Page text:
Undercover journalist in Afghanistan finds Taliban are abducting, imprisoning women
In August 2021, shortly after the Taliban took over Afghanistan, spokesperson Zabihullah Mujahid held a press conference in which he vowed that the insurgents would defend women's rights according to Islamic law. Filmmaker Ramita Navai says it was an empty promise.
"[The Taliban] knew that the world was watching, is watching, and that women's rights for the world is a litmus test of their governance and how they approach human rights," Navai says of Mujahid's press conference. "Of course, it didn't take very long for the world to realize that they weren't as reform-minded as they were making out."
Navai chronicles the Taliban's treatment of women in the new PBS Frontline documentary, Afghanistan Undercover, which she started researching in early 2020.
"I started looking at the land [the Taliban] were taking and what was happening to women in the territory they were taking over. And it was frightening," Navai says. "I wanted to make a documentary almost as a warning: Listen, everybody, this is what's happening."
The documentary was filmed outside the capital Kabul, in Afghanistan's provinces, where the crackdown on women's rights has been particularly harsh. Since coming into power, the Taliban have broken their promise to allow girls to continue their schooling beyond sixth grade. With a few exceptions, women are no longer allowed to work. When out in the street, they are expected to be covered from head to toe with only an opening for their eyes. Many girls and women are disappearing — arrested for violating the morality code or abducted and forced to marry one of the Taliban.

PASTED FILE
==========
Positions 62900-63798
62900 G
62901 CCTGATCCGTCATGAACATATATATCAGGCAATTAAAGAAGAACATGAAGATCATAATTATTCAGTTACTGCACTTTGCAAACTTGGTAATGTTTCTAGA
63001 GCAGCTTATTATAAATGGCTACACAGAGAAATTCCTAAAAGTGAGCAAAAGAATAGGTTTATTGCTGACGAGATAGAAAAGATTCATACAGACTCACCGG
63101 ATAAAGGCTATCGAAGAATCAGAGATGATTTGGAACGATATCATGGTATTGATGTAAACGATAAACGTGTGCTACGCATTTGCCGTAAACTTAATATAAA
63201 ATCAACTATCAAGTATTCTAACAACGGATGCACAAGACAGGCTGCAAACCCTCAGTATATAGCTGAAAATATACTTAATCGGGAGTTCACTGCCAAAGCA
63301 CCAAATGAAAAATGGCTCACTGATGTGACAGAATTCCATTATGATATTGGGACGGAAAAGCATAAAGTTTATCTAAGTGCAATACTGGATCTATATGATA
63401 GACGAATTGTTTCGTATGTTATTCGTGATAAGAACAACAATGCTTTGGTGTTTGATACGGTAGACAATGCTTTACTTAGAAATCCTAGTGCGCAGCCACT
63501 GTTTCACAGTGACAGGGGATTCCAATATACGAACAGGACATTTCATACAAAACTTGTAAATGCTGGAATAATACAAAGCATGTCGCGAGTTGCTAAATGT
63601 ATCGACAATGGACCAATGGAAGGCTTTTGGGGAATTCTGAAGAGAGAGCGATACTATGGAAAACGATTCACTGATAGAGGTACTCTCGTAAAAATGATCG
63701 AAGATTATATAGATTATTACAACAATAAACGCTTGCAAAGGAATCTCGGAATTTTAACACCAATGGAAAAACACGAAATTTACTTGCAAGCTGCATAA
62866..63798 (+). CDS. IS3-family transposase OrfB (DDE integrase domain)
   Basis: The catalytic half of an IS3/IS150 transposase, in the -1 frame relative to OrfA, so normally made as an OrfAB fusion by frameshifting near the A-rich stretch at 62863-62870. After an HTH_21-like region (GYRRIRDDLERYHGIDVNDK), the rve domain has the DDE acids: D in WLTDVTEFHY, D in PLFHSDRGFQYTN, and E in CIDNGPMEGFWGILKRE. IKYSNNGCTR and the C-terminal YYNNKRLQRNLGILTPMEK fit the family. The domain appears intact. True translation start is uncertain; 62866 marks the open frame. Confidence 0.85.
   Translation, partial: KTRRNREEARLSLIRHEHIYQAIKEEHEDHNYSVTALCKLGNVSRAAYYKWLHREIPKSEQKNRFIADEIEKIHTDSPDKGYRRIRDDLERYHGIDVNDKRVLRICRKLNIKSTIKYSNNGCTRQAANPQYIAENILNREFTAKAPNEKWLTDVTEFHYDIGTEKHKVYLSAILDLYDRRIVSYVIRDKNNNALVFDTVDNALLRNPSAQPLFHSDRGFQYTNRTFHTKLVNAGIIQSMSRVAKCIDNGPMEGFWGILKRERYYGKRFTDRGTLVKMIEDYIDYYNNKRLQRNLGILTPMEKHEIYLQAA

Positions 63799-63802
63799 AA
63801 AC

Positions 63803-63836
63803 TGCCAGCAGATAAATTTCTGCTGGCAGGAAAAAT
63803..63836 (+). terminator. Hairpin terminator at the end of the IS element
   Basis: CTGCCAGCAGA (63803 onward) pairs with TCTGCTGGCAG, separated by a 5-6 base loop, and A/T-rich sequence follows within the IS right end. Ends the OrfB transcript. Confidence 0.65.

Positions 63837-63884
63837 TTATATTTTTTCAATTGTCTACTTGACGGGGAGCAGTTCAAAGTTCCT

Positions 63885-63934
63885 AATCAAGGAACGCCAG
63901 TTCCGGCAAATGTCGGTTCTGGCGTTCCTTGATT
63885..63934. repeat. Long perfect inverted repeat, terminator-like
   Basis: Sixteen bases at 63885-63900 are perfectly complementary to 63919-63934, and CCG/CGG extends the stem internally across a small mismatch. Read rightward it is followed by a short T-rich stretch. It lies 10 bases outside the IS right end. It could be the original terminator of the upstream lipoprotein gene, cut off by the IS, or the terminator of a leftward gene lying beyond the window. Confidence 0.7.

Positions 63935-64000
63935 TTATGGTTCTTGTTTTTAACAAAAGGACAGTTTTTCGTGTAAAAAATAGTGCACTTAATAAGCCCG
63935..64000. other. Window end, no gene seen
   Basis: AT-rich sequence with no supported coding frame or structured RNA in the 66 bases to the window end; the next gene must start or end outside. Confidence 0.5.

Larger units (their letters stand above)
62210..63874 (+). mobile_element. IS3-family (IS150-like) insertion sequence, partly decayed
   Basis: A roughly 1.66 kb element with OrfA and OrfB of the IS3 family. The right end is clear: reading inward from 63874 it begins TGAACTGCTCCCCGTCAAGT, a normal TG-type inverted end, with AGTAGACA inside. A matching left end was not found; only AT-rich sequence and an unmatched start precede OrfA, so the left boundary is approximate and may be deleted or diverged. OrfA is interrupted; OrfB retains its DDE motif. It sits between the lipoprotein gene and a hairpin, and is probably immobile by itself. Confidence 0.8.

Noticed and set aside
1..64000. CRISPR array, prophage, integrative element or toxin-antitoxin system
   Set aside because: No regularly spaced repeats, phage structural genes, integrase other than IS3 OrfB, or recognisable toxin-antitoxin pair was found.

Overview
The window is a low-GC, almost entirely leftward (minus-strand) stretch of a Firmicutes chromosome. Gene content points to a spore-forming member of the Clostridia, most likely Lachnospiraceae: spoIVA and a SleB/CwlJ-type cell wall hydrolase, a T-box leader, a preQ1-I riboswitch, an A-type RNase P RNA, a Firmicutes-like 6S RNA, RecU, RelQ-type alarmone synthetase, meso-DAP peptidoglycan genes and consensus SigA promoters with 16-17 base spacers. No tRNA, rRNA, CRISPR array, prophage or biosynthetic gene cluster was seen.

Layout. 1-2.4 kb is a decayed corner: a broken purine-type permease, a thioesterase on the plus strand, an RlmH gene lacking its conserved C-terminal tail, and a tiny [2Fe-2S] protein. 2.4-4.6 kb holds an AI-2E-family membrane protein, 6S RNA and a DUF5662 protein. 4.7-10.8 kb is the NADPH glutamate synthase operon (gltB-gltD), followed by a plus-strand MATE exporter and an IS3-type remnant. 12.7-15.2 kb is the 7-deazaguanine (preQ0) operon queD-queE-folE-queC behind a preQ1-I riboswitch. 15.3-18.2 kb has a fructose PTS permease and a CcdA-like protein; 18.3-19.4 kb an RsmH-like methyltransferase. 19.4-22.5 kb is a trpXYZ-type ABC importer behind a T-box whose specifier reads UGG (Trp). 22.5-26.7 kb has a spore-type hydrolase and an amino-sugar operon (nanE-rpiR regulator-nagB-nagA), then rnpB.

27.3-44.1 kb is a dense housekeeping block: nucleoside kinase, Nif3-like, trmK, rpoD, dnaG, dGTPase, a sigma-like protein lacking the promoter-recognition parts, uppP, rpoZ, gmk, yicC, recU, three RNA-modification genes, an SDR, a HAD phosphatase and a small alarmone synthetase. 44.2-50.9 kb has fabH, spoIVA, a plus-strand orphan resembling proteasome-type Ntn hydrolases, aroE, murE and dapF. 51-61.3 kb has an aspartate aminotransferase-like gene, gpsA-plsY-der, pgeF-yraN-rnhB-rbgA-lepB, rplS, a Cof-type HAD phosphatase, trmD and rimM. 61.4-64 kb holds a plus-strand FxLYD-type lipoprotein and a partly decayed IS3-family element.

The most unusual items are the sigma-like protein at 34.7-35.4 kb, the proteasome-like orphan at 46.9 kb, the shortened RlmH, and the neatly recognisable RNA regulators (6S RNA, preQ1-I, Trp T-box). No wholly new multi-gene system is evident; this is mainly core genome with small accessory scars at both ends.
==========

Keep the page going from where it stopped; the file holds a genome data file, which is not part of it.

Navai, who is British, says the fact that she was born in Iran and can pass as Afghan allowed her to blend in on the streets of Afghanistan and gain access to places that might otherwise be off-limits. Being a woman also helped, she says.
"Being a woman can be a brilliant thing in a patriarchal society with men like the Taliban, because I was totally overlooked," she says. "It's not often I get excited about being invisible as a woman and overlooked and underestimated. That was one of them."
Navai filmed in Afghanistan in November 2021, and again in March this year, and noticed that conditions for women in the country worsened between her two visits — a fact she attributes to a shift in the world's attention from Afghanistan to Ukraine.
"So many women we spoke to said exactly that to us, said, 'Nobody cares about Afghanistan anymore because of Ukraine. And we're really scared now more than we ever were because there are no checks and balances on these people,' " she says.
On what she learned when she spoke to the women and girls in prison
[The women and girls are] in there for moral crimes, for so-called moral crimes, and they had all been in prison since the Taliban took over. Of course, when the Taliban took over, by the way, they emptied all of the prisons across the country. So all of these women have been in prison since the takeover. And the other thing we found out — and we found out this through the women and through their families — was that their cases had not been officially recorded. So they had just been sucked into this black hole because there was no official record of them, they'd just gone missing. Slowly, their families had found out where they were and their families had started to all try negotiating release. But of course, there was just absolutely no record because the Taliban were trying to keep these female imprisonments secret from the world — and they still are.